Because resources for social programs and public-sector investment projects come from private-sector consumption and/or investment, economists typically advocate the use of a social rate of discount that reflects this private-sector opportunity cost. A good estimate of the opportunity cost of funds diverted from private consumption is the rate of return on government securities that is available to individual investors. Similarly, the average rate of return on private investments can be taken as the opportunity cost of private-sector investment funds.
A. Should pretax or after-tax rates of return be used to estimate the opportunity cost of resources diverted from the private sector to fund social programs or public-sector investment projects? Why?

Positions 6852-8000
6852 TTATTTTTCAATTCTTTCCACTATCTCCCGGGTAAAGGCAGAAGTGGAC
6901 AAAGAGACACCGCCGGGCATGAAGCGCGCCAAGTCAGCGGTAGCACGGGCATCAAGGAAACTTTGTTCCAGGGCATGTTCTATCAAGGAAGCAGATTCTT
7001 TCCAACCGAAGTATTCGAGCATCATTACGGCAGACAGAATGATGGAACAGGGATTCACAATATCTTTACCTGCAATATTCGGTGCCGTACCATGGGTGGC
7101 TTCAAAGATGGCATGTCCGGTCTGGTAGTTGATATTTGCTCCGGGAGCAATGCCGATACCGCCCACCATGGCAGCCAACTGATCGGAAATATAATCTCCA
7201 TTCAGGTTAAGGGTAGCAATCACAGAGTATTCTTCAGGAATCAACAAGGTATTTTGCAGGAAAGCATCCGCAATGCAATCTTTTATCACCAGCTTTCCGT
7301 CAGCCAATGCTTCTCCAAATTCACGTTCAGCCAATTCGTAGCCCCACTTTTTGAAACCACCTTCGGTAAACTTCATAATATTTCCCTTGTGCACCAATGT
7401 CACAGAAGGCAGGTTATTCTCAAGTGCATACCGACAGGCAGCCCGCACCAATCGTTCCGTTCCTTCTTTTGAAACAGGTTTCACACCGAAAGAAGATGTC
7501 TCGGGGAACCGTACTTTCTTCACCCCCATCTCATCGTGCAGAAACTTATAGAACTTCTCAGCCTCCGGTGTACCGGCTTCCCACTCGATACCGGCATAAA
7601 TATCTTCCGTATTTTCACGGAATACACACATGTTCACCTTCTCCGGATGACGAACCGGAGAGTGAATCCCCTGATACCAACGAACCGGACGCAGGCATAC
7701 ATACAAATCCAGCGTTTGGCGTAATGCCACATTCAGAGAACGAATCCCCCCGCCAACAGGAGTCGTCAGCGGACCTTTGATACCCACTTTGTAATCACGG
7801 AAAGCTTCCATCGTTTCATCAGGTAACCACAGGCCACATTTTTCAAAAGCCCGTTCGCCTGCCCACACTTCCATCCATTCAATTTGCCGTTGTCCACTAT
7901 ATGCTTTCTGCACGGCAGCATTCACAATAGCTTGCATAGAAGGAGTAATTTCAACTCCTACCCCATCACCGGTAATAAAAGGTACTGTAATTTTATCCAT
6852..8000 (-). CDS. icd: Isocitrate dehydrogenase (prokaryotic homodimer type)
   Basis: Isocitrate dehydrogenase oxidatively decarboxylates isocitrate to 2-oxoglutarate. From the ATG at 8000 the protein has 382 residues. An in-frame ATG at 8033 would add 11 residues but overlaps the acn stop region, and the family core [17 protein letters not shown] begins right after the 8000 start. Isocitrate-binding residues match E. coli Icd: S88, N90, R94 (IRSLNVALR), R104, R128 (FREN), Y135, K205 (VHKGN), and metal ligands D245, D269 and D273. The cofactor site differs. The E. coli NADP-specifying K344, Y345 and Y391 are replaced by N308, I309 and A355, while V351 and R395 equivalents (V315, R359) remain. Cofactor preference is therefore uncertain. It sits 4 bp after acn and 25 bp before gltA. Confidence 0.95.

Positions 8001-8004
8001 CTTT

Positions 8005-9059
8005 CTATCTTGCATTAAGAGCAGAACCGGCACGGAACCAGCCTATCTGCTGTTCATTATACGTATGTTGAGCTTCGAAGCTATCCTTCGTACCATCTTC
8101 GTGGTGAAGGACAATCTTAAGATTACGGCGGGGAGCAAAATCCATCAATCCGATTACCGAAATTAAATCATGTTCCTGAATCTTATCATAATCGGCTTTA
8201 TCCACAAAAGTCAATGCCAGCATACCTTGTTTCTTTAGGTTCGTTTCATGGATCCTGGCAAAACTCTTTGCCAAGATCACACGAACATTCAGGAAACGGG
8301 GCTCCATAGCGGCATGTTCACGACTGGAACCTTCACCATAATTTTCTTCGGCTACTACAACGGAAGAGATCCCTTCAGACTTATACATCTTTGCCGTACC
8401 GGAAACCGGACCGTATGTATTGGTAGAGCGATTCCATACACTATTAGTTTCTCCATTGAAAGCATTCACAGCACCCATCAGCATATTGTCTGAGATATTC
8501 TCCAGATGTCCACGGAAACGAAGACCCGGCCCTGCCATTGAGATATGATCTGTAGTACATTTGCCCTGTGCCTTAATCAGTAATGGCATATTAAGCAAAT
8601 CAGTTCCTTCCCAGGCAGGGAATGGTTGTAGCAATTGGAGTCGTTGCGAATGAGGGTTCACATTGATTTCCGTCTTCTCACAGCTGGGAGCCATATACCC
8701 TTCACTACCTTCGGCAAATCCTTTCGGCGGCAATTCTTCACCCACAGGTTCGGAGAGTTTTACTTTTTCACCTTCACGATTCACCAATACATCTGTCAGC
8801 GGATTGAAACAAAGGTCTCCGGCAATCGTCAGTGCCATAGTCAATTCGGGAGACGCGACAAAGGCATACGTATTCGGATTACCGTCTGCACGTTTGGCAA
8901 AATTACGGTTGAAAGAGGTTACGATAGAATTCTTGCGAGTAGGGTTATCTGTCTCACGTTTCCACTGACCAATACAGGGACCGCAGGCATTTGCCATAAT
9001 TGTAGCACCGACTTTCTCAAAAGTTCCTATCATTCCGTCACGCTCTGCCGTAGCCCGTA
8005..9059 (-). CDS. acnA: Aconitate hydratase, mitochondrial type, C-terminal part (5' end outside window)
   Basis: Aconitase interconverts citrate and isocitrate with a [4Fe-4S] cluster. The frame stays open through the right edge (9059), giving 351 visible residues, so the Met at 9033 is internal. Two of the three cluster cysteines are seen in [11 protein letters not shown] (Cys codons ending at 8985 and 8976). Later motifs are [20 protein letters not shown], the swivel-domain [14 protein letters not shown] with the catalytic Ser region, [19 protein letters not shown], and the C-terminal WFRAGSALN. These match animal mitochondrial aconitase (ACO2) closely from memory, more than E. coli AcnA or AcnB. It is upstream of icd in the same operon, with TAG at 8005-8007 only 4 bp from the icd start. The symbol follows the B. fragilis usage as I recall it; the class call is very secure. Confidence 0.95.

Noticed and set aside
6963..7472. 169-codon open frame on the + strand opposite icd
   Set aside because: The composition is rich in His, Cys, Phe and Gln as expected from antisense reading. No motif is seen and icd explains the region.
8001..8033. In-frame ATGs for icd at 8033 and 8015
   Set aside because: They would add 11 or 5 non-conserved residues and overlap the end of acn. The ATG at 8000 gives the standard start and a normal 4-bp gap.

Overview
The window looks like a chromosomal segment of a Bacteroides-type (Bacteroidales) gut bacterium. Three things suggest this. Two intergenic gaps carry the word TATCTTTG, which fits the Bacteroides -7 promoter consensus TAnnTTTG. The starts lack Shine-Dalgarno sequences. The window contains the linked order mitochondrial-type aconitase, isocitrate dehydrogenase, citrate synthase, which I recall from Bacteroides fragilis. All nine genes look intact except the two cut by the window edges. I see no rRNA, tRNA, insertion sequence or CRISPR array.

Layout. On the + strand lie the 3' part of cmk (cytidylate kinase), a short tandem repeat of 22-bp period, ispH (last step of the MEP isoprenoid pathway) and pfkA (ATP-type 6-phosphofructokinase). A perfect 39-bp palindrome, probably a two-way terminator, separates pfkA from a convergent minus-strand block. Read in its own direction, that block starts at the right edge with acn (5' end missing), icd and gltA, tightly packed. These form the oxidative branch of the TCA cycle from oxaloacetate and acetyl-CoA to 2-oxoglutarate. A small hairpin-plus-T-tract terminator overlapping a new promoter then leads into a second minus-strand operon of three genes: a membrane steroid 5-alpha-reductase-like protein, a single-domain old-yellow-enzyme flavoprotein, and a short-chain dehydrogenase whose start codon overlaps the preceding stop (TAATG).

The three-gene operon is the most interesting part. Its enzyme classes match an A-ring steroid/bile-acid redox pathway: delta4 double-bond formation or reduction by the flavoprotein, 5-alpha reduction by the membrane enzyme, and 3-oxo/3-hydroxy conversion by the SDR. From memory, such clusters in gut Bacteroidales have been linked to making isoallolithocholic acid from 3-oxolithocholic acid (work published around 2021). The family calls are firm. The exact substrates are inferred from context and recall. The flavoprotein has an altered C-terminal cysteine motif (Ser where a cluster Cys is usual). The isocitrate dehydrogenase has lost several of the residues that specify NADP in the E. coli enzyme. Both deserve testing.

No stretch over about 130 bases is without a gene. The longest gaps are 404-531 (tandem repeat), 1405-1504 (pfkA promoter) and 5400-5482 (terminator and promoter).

B. Assume that the rate of return on long-term government bonds is 8%, a typical after-tax return on investment in the private sector is 10%, the marginal corporate and individual tax rate is 30%, and consumption averages 95% of total income. Based on the information provided, calculate an economically appropriate social rate of discount.

  • CreatedFebruary 13, 2015
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